Last updated: June 19. 2014 8:11PM - 249 Views
By - sstinson@civitasmedia.com



USGA|Matt SullivanStacy Lewis, the world's No. 1 player, shot a 3-under 67 to take a 1-shot lead after the first round of the U.S. Women's Open at Pinehurst No. 2.
USGA|Matt SullivanStacy Lewis, the world's No. 1 player, shot a 3-under 67 to take a 1-shot lead after the first round of the U.S. Women's Open at Pinehurst No. 2.
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PINEHURST — Stacy Lewis did her homework on Pinehurst No. 2 by watching TV.


Lewis saw how Martin Kaymer tamed the course during his runaway victory last week in the U.S. Open. So she decided to use the same strategy that Kaymer used.


“I liked watching the men last week because I think I play a lot — I like to hit a cut a lot like Kaymer does,” Lewis said. “So on a lot of those holes, it was cool to see the plan I had laid out in my head, he was kind of doing the same thing. So it was nice coming into the week knowing that my plan was going to work on this golf course. I thought that somebody can run away with this. If you’re hitting the ball well enough, you can definitely run away with it. At the same time you have to know par is a good number and keep grinding away.”


Lewis didn’t have a bogey en route to firing a 3-under 67 in Thursday’s opening round to take a 1-shot on Michelle Wie. Katherine Kirk, So Yeon Ryu and amateur Minjee Lee are all tied for third at 1-under. Five others are at even par, including Paula Creamer and Karrie Webb.


Play was suspended with 30 golfers still on the course because of an early-evening storm that hit the area. Candie Kung and Stephanie Meadow are in the group at even. Kung was on the 18th, while Meadow was on the 17th.


The 30 players will conclude their first rounds at 6:45 a.m. today. The second round will start at the same time on the first and 10th tees.


Lewis, the No. 1 player in the world, hit 17 of 18 greens in regulation and averaged 1.78 putts per hole in her round. Lewis is searching for her third major championship. She won the 2011 Kraft Nabisco and last year’s Women’s British Open.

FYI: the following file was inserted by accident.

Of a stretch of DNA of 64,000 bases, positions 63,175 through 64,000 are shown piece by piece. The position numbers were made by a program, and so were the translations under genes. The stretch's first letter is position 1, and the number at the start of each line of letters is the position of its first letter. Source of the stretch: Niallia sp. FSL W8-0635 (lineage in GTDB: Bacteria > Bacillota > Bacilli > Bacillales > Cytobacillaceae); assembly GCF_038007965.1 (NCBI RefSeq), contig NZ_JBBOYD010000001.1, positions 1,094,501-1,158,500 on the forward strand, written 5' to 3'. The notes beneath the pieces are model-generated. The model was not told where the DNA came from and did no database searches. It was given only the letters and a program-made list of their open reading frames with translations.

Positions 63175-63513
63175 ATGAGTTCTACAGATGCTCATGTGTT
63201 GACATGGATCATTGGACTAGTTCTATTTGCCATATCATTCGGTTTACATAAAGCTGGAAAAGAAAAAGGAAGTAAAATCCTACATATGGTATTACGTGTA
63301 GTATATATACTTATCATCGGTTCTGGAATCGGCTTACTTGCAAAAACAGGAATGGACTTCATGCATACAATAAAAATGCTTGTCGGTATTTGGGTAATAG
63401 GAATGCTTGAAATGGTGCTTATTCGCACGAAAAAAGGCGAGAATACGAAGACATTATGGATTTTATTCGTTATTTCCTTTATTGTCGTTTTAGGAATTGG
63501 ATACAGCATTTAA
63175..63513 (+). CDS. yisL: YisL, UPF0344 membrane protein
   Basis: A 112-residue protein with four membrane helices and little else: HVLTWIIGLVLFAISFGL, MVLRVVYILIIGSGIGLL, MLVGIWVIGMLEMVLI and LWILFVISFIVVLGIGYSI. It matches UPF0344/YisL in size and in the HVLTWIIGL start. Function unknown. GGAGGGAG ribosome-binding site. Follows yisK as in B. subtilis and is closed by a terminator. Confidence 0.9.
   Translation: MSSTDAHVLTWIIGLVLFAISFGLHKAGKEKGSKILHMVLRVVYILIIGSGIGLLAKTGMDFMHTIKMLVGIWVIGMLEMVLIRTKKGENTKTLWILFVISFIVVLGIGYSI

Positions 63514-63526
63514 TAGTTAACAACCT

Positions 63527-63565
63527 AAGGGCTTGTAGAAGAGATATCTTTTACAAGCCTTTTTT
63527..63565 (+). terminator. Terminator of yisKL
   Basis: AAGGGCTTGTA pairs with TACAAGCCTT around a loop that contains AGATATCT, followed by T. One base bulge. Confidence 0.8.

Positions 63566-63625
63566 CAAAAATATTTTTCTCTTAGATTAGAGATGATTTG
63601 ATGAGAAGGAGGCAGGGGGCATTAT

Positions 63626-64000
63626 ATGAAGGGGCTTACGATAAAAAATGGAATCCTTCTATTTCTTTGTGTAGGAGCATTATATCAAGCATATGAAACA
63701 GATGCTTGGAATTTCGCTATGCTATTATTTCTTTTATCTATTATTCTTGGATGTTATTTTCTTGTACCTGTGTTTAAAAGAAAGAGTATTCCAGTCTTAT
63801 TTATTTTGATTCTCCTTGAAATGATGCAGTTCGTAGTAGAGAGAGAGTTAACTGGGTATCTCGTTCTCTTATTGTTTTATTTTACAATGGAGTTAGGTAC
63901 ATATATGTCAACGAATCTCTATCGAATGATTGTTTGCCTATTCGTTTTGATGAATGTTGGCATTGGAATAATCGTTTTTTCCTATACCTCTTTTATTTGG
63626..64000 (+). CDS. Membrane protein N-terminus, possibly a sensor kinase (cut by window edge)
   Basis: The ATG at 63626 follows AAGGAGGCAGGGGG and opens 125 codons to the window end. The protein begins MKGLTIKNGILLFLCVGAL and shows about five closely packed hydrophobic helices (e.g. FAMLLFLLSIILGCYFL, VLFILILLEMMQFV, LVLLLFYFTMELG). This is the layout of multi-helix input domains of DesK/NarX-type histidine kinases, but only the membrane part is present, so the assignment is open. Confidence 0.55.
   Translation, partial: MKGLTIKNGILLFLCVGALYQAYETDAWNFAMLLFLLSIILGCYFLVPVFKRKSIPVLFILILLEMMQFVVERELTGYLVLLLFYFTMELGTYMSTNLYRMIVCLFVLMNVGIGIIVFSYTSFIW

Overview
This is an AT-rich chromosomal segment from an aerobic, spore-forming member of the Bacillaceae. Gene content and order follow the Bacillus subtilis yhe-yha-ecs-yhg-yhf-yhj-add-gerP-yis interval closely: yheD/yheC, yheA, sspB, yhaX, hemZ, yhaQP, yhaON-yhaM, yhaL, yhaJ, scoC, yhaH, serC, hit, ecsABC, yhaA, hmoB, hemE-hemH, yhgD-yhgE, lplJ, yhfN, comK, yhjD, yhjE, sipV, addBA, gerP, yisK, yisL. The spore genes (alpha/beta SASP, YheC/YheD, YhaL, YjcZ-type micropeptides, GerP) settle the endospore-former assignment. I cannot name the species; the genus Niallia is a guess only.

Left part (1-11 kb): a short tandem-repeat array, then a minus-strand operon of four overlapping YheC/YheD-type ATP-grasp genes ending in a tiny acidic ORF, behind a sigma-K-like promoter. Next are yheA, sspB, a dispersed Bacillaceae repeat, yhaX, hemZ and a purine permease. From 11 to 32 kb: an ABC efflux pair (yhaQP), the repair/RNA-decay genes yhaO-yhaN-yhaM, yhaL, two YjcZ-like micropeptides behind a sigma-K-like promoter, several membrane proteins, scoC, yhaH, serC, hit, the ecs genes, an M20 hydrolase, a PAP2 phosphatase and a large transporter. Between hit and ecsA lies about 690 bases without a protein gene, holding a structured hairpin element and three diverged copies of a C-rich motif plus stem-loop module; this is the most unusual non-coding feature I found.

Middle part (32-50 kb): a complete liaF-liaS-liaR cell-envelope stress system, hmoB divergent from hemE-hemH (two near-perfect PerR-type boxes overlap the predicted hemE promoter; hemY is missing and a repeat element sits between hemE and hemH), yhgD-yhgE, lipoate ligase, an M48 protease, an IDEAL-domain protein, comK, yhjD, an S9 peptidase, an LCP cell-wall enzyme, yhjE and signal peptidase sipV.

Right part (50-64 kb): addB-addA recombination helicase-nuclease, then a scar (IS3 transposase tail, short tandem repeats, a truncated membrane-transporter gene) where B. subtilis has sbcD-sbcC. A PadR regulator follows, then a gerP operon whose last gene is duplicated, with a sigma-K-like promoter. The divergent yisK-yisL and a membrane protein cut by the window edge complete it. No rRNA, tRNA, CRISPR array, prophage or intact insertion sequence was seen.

Lewis credited her success in the first round to being able to manage her game and the course.


“It was such an easy day. I played really, really solid, other than I had to make a few par putts, I ran some putts by, got them above the hole,” Lewis said. “But other than that I didn’t put myself in too bad of spots and made a few birdies, which was nice.


“Coming into the week I knew par is never a bad score at a U.S. Open. So even if I had a couple of holes I had some 10-, 15-footers I didn’t make for birdie, instead of getting frustrated, I told myself it’s an easy par, it’s a U.S. Open, it’s fine. So I really just stayed patient and stayed relaxed out there and hit, really, coming in, hit some really good iron shots coming in.”


Wie birdied the 18th to post her 2-under 68. Wie is attempting to win her first major championship after finishing second at the Kraft Nabisco Championship earlier this year.


“I think I definitely work hard out there, and that putt that I made on 17 felt really great and gave me good momentum going into 18,” Wie said. “But, yeah, that’s what U.S. Open is all about. You just have to get yourself in those par positions, make those putts, and see what happens.”


Wie added when she hit a bad shot or had the ball take a bad bounce into the native grass or roll off the green, she would make the smart play.


“It’s a tough golf course. You just need to go out there and try to make pars and birdies,” Wie said. “I felt I played well. Even the bogeys I made, sometimes stuff like that happens. I just didn’t hit a great chip shot on the par-5 (fifth) and it rolled all the way back to the bunker. Actually made a pretty good bunker shot. Stuff like that will happen. I have to have the mentality that stuff like that is going to happen, I just have to think positively that happens. But it was fun today.”


Creamer agreed with Wie about course management and felt the fairways and greens were firmer for the opening round than during practice.


“I hit a lot of great shots out there, a couple of careless — not careless, but just didn’t hit a good iron shot,” Creamer said. “You know, I bogeyed my last hole. But it’s going to happen. I’m not going to beat myself up over it. I made some really good saves and hit some really good shots. I would say that we had to change our strategy as the day went on, just because it was getting so much firmer. It was hot today and the ball was just bouncing a little bit more than it has the last couple of days.”


Inbee Park got off to a rocky start to attempt and defend her title with a 6-over 76. Park carded four bogeys, two double bogeys and two birdies in her round.


She believes her chance of repeating may have vanished but hopes to hang around for the weekend.


“I definitely need some lower numbers to put myself back into position,” Park said. “But I think my plan has definitely changed. My plan will be making less bogeys tomorrow and trying to just stay out of the trouble. Not so much about the trophy now anymore, just trying to keep it into play.”


Lucy Li, the youngest qualifier in U.S. Women’s Open history at the age of 11, shot an 8-over 78 and is 11 shots behind Lewis. Li had two birdies, three bogeys, two double bogeys and a triple bogey in her round.


“I learned that you’ve got to be patient,” Li said. “One shot at a time. Try to get rid of the big numbers. And, yeah, I learned a lot.


“It was good today. It was kind of tough, but I was able to hang in and the score was OK.”


Reach sports editor Shawn Stinson at 910-997-3111, ext. 14 or on Twitter @scgolfer.

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